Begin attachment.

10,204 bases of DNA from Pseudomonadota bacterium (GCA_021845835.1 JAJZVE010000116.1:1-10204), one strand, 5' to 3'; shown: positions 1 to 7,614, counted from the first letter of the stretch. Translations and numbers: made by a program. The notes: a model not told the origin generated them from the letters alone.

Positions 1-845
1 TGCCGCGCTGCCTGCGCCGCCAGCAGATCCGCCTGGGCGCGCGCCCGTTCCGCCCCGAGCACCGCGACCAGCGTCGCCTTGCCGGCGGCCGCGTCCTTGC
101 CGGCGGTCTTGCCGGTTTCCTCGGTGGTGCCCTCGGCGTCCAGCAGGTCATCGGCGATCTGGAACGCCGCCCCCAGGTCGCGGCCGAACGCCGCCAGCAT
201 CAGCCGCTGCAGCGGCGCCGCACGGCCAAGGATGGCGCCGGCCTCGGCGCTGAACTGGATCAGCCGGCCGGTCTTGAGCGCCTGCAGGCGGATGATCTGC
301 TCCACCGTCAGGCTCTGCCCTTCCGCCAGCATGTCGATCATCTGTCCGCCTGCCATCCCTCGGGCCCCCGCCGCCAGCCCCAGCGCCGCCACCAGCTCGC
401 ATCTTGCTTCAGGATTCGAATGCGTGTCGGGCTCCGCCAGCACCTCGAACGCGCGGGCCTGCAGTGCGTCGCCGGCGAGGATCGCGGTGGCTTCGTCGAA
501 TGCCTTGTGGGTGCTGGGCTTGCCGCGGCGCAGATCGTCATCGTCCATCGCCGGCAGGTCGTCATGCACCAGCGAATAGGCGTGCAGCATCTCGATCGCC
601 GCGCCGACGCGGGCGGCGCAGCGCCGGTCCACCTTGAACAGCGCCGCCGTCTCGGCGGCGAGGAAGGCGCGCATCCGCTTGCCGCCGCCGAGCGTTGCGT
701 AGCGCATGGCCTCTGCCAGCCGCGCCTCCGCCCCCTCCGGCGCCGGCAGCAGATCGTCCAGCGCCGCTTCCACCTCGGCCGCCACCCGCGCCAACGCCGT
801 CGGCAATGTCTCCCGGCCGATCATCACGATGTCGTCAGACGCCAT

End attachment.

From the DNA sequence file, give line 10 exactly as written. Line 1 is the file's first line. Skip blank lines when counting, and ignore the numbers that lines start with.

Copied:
701 AGCGCATGGCCTCTGCCAGCCGCGCCTCCGCCCCCTCCGGCGCCGGCAGCAGATCGTCCAGCGCCGCTTCCACCTCGGCCGCCACCCGCGCCAACGCCGT